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Monday, 18 August 2014

Making a real time travel map

I had to quit my trip form Oslo to Bergen already on day three - and I have to wait until August 2015 for a second try. I still got time to gain some experience in real time tracking - and mapping. Based on this experience I've made a new version of my live travel map: turban.no



This is a private project to learn new skills - where I care more about new standards and less about old browsers. I'm using CSS3 and HTML5 extensively, the the map will probably not show in Internet Explorer < 10, but it should work well on your tablet or smartphone.


My previous map was about 1 MB to load on my mobile, as I really took off mixing Leaflet, Highcharts, Ext JS, jQuery and Fancybox. I'm now left with only Leaflet and D3.js and only 72 kB gzipped JavaScript. It was a bit more work to create an elevation chart width D3.js, but it's very flexible when you get the grasp of it. I also used D3.js to create a lightbox gallery to show my Intagram photos, as it can easily replace jQuery for selectors and animations.

This is a single page application running in your browser with a CartoDB-backend. The only thing I've changed on my server is the .htaccess file to point all request to the same index.html file. Then I'm using the HTML5 History API to create nice looking URLs to different trips. I've also extended the application to support different users, but I have no plans to create a public web service.

The full application code is not available, but the different bits and pieces are and will. It's still work in progress. The next steps will be to improve the experience on touch screens, add a 3D display and maybe create a mobile app with PhoneGap.

I want to share some experiences I had when creating this map - and I would very much like your feedback!

When you visit the site, you can select between different trips. I'm creating new trips by simply adding new rows to a CartoDB-table. The track and images for each trip are fetched based on time attributes.


You can also link directly to a trip, like: http://turban.no/bjorn/oslo-gaastjern

You can mouseover or click the track to se place names and altitudes. To improve the performance, I'm only drawing the line and not the individual points. To find the nearest point to a mouse/tap position, I'm doing a nearest neighbour search.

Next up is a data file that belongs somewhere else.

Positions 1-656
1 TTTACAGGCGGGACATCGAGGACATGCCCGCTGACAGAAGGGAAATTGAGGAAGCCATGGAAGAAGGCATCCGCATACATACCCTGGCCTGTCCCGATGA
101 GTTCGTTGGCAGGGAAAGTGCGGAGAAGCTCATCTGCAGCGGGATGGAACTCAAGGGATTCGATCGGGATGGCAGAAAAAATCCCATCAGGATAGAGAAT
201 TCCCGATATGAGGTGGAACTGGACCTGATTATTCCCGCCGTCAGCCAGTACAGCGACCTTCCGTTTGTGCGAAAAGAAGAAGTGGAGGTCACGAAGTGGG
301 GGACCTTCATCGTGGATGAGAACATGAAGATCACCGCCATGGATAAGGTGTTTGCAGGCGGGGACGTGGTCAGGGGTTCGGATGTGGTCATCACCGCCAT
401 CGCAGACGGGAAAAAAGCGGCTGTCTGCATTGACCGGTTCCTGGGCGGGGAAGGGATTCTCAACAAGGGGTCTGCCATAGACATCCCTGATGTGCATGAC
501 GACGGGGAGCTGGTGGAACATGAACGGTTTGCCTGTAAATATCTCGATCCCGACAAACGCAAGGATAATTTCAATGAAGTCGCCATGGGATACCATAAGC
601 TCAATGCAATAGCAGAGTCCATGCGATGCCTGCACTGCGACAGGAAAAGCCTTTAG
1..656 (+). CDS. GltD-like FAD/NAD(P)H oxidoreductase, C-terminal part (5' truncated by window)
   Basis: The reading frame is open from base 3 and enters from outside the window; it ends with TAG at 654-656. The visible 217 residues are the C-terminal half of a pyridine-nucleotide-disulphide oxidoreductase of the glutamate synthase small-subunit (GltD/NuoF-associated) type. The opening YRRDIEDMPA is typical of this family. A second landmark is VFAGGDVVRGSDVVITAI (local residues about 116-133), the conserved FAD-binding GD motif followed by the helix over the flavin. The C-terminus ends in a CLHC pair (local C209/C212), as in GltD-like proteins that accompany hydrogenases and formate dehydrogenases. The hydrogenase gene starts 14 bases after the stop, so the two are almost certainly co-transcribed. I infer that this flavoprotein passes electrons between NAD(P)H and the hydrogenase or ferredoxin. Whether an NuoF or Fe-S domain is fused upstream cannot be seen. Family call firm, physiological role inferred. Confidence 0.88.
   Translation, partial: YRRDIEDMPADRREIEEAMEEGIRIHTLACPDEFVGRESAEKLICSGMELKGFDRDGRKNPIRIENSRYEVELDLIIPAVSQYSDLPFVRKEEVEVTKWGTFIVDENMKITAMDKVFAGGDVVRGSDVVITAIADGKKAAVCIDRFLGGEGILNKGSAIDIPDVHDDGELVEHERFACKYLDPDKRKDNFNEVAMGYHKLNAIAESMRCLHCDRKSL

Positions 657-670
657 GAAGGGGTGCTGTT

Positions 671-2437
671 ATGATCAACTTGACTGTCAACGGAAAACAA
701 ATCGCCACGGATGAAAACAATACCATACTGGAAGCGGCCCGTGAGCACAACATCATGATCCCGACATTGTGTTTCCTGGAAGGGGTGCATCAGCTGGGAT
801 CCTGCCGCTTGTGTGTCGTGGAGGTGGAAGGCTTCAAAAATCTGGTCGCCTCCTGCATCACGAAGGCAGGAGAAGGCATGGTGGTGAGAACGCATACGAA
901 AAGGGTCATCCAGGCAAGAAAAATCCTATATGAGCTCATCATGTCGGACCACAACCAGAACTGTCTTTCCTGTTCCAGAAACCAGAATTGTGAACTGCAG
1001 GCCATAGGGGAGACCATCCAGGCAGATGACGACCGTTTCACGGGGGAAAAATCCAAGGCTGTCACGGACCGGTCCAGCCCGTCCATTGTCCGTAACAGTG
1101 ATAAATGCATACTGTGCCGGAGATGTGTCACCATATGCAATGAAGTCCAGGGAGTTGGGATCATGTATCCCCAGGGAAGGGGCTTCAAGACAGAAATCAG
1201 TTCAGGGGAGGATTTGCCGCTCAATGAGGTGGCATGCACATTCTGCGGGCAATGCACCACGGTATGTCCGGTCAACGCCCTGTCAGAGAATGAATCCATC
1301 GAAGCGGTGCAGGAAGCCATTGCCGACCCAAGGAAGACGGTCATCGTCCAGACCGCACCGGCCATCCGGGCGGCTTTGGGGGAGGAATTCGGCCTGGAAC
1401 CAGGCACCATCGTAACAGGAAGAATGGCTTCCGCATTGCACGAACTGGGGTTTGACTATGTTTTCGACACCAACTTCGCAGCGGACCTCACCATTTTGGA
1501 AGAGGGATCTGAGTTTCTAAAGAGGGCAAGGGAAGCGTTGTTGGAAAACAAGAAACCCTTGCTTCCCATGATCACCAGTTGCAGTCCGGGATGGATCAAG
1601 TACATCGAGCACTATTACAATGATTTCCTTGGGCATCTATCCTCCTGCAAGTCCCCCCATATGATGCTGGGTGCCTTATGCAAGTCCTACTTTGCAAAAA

Actually I'm drawing two track lines; the stippled line, and a thicker invisible line to make it easier to catch mouseover and click events, especially on touch devices. This is the line shown with less transparency:


The image above show the popup, with terrain type and a weather forecast for this specific location at the time I was there. The track interactions are also linked to the elevation chart:


If you mouseover the track, the same position will show on the elevation chart, and vice versa. Both the track and the chart show the live position with a pulsing marker. I'm also marking the overnight stays, as my SPOT device allows me to send custom messages. The elevation chart reads right to left, as this was the direction of my trip. The direction can be changed for each trip.

If you navigate around in the map, you'll see that the elevation chart is changing to reflect the view:


This is done using Crossfilter to quickly select the points within the map view, although my iPad gets a bit sluggish with instant updates while dragging.

Instagram photos are displayed on the map using the great Leaflet.markercluster plugin:



The photos are shown in a lightbox where you can click/tap through the photos in a cluster (no swipe support yet):



All elements are responsive and should adapt to different screen sizes. I've also made a build process with Grunt to concatenate and compress all the CSS and JavaScript into single files. LESS are used to get rid of all the browser prefixes in CSS. I also made a custom build of D3.js to only include the bits I used, reducing the size to one third.

Continuing the work when there are new trips coming up!

1 comment:

Anonymous said...

sounds great, look forward to have a look at the source.